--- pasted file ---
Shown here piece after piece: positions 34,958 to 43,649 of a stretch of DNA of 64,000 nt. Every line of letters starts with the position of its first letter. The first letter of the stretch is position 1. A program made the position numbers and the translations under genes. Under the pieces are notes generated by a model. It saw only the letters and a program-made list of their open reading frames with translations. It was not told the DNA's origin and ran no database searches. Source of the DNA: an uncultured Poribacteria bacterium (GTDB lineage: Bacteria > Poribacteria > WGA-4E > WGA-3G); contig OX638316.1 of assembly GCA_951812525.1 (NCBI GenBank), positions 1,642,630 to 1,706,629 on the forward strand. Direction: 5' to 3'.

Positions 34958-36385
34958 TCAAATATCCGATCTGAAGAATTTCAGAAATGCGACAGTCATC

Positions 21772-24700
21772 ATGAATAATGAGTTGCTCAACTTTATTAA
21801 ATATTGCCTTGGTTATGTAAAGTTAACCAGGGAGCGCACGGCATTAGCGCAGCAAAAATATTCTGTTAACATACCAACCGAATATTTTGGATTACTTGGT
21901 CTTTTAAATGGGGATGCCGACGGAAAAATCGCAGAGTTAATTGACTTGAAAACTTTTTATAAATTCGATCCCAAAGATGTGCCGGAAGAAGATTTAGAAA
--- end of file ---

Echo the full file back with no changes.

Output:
Shown here piece after piece: positions 34,958 to 43,649 of a stretch of DNA of 64,000 nt. Every line of letters starts with the position of its first letter. The first letter of the stretch is position 1. A program made the position numbers and the translations under genes. Under the pieces are notes generated by a model. It saw only the letters and a program-made list of their open reading frames with translations. It was not told the DNA's origin and ran no database searches. Source of the DNA: an uncultured Poribacteria bacterium (GTDB lineage: Bacteria > Poribacteria > WGA-4E > WGA-3G); contig OX638316.1 of assembly GCA_951812525.1 (NCBI GenBank), positions 1,642,630 to 1,706,629 on the forward strand. Direction: 5' to 3'.

Positions 34958-36385
34958 TCAAATATCCGATCTGAAGAATTTCAGAAATGCGACAGTCATC

Positions 21772-24700
21772 ATGAATAATGAGTTGCTCAACTTTATTAA
21801 ATATTGCCTTGGTTATGTAAAGTTAACCAGGGAGCGCACGGCATTAGCGCAGCAAAAATATTCTGTTAACATACCAACCGAATATTTTGGATTACTTGGT
21901 CTTTTAAATGGGGATGCCGACGGAAAAATCGCAGAGTTAATTGACTTGAAAACTTTTTATAAATTCGATCCCAAAGATGTGCCGGAAGAAGATTTAGAAA